Who was the 3rd black MLB player?

The Third Black MLB Player: Jackie Robinson

The integration of Major League Baseball (MLB) was a significant milestone in the fight for racial equality in the United States. The first black player to break into the major leagues was Jackie Robinson, who made his debut with the Brooklyn Dodgers in 1947. Robinson became the third black MLB player, paving the way for future generations of African-American players.

Early Life of Jackie Robinson

Jack Roosevelt Robinson was born on January 31, 1919, in Cairo, Georgia. He was the youngest of five children born to Mallie and Jerry Robinson. The family moved to Pasadena, California, when Robinson was an infant. He was raised in a mostly white neighborhood and attended John Muir High School, where he excelled in sports.

Jackie Robinson’s Education and Military Service

Robinson attended Pasadena Junior College before transferring to the University of California, Los Angeles (UCLA). At UCLA, Robinson became the first athlete in school history to letter in four sports: football, basketball, track and baseball. After graduating, Robinson was drafted into the U.S. Army in 1942. He served with distinction and was honorably discharged in 1944.

Jackie Robinson’s Baseball Career

After being discharged from the Army in 1944, Robinson signed a contract with the Kansas City Monarchs of the Negro American League. He played one season with the Monarchs before signing with the Brooklyn Dodgers in October 1945. Robinson made his major league debut on April 15, 1947, becoming the first African-American to play in the major leagues since the 1880s.

Jackie Robinson’s Record-Breaking Career

Robinson had an impressive career with the Brooklyn Dodgers, becoming a six-time All-Star and the National League’s Most Valuable Player in 1949. He was inducted into the Baseball Hall of Fame in 1962, becoming the first black player to be inducted. Robinson’s number, 42, was retired by the Dodgers in 1997 and by all major league teams in 2003.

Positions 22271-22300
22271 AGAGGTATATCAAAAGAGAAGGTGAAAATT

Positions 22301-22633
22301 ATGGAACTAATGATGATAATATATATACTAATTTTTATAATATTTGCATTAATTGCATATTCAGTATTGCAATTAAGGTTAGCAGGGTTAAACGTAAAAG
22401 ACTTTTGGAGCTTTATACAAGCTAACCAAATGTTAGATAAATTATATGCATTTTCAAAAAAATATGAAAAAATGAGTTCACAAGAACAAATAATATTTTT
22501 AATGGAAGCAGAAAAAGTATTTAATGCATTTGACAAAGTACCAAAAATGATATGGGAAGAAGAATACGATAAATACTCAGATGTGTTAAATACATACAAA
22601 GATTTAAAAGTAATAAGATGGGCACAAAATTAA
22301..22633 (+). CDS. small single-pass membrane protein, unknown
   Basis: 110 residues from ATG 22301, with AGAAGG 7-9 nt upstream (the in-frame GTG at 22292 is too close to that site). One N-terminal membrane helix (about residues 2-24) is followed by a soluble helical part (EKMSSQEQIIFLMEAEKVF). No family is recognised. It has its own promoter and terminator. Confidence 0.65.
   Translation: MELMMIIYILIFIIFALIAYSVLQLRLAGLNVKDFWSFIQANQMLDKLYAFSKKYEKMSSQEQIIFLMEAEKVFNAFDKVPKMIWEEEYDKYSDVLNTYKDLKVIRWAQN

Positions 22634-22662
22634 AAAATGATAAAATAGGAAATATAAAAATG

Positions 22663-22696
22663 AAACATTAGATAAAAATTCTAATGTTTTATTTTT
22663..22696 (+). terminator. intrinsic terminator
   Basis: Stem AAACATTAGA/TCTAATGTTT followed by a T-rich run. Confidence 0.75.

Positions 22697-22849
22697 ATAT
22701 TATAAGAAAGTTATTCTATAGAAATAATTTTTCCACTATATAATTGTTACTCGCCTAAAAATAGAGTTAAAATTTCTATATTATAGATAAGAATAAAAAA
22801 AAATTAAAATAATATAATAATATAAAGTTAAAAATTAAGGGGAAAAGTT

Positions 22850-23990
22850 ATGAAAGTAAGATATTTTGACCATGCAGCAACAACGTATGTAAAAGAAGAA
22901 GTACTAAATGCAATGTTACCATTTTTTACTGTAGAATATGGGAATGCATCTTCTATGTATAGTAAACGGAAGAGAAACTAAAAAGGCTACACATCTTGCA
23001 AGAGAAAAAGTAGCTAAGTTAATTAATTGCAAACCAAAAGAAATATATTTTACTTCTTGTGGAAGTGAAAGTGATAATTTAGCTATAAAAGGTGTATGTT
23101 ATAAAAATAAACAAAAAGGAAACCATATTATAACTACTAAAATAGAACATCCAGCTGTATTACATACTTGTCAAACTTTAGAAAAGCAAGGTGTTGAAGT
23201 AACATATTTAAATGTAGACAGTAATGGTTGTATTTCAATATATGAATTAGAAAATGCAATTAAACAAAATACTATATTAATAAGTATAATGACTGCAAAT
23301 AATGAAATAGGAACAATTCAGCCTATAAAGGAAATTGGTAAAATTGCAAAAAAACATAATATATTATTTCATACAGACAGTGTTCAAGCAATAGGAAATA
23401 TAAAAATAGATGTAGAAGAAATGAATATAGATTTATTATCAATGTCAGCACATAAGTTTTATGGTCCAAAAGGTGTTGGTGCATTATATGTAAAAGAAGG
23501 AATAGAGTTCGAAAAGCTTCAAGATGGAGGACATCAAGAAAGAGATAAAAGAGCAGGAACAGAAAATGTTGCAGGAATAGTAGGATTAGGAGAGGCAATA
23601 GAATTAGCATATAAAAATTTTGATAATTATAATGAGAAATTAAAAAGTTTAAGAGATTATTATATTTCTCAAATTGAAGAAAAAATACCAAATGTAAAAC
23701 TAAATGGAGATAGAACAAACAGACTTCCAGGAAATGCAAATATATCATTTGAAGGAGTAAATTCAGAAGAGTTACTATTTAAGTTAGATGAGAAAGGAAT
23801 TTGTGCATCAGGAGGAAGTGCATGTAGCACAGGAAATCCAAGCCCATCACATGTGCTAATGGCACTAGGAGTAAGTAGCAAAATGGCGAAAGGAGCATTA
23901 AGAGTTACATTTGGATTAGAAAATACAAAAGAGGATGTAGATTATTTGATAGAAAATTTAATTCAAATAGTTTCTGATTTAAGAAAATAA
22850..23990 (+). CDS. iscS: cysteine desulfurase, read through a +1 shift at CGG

Jackie Robinson’s Impact on Baseball

Robinson’s impact on baseball went far beyond his individual achievements. His courage and determination to break the color barrier in baseball helped open the door for other African-American players to join the major leagues. He paved the way for the likes of Willie Mays, Hank Aaron, and Ernie Banks, who all followed in his footsteps and made their own contributions to the game.

The Other Two Black MLB Players

The two black players who preceded Robinson in the major leagues were both pitchers. The first was Moses Fleetwood Walker, who made his debut in 1884 with the Toledo Blue Stockings of the American Association. The second was his brother, Welday Walker, who played briefly with the St. Louis Browns in 1887.

Other Black Players Who Followed Jackie Robinson

The integration of baseball was an ongoing process, and Robinson’s accomplishment was only the first step. Other notable African-American players who followed in his footsteps include:

Willie Mays

  • Willie Mays, who made his debut with the New York Giants in 1951 and went on to become one of the greatest players in baseball history.

Hank Aaron

  • Hank Aaron, who debuted with the Milwaukee Braves in 1954 and would eventually break Babe Ruth’s all-time home run record.

Ernie Banks

  • Ernie Banks, who played for the Chicago Cubs from 1953 to 1971 and was inducted into the Baseball Hall of Fame in 1977.

Jackie Robinson’s Legacy

Robinson’s legacy is still felt in the game of baseball today. His courage and determination to break the color barrier have inspired generations of African-American players and fans alike. His name is often invoked as a symbol of racial progress and justice, and his number, 42, is retired by all major league teams in his honor.


Jackie Robinson’s story is an inspiring one, and his legacy will continue to live on for generations to come. He was the third black MLB player, but his impact on the game and society at large was far greater than his individual accomplishments. Robinson was a trailblazer who laid the groundwork for future generations of African-American players, and his name will forever be synonymous with progress and justice.